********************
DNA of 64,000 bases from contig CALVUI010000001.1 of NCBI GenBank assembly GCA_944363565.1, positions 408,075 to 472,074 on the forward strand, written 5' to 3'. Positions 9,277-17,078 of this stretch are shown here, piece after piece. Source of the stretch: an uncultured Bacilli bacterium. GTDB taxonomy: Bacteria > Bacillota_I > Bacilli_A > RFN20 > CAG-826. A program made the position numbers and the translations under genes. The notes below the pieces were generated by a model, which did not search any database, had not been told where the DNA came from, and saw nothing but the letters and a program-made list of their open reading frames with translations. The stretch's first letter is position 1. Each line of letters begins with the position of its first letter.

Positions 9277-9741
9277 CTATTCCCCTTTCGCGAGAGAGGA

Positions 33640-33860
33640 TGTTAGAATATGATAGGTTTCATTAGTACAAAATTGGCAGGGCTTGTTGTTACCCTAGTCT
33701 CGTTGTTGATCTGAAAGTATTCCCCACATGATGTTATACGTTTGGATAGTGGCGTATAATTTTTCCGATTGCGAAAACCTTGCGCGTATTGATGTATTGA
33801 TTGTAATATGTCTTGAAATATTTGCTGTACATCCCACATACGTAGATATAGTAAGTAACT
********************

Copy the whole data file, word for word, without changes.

DNA of 64,000 bases from contig CALVUI010000001.1 of NCBI GenBank assembly GCA_944363565.1, positions 408,075 to 472,074 on the forward strand, written 5' to 3'. Positions 9,277-17,078 of this stretch are shown here, piece after piece. Source of the stretch: an uncultured Bacilli bacterium. GTDB taxonomy: Bacteria > Bacillota_I > Bacilli_A > RFN20 > CAG-826. A program made the position numbers and the translations under genes. The notes below the pieces were generated by a model, which did not search any database, had not been told where the DNA came from, and saw nothing but the letters and a program-made list of their open reading frames with translations. The stretch's first letter is position 1. Each line of letters begins with the position of its first letter.

Positions 9277-9741
9277 CTATTCCCCTTTCGCGAGAGAGGA

Positions 33640-33860
33640 TGTTAGAATATGATAGGTTTCATTAGTACAAAATTGGCAGGGCTTGTTGTTACCCTAGTCT
33701 CGTTGTTGATCTGAAAGTATTCCCCACATGATGTTATACGTTTGGATAGTGGCGTATAATTTTTCCGATTGCGAAAACCTTGCGCGTATTGATGTATTGA
33801 TTGTAATATGTCTTGAAATATTTGCTGTACATCCCACATACGTAGATATAGTAAGTAACT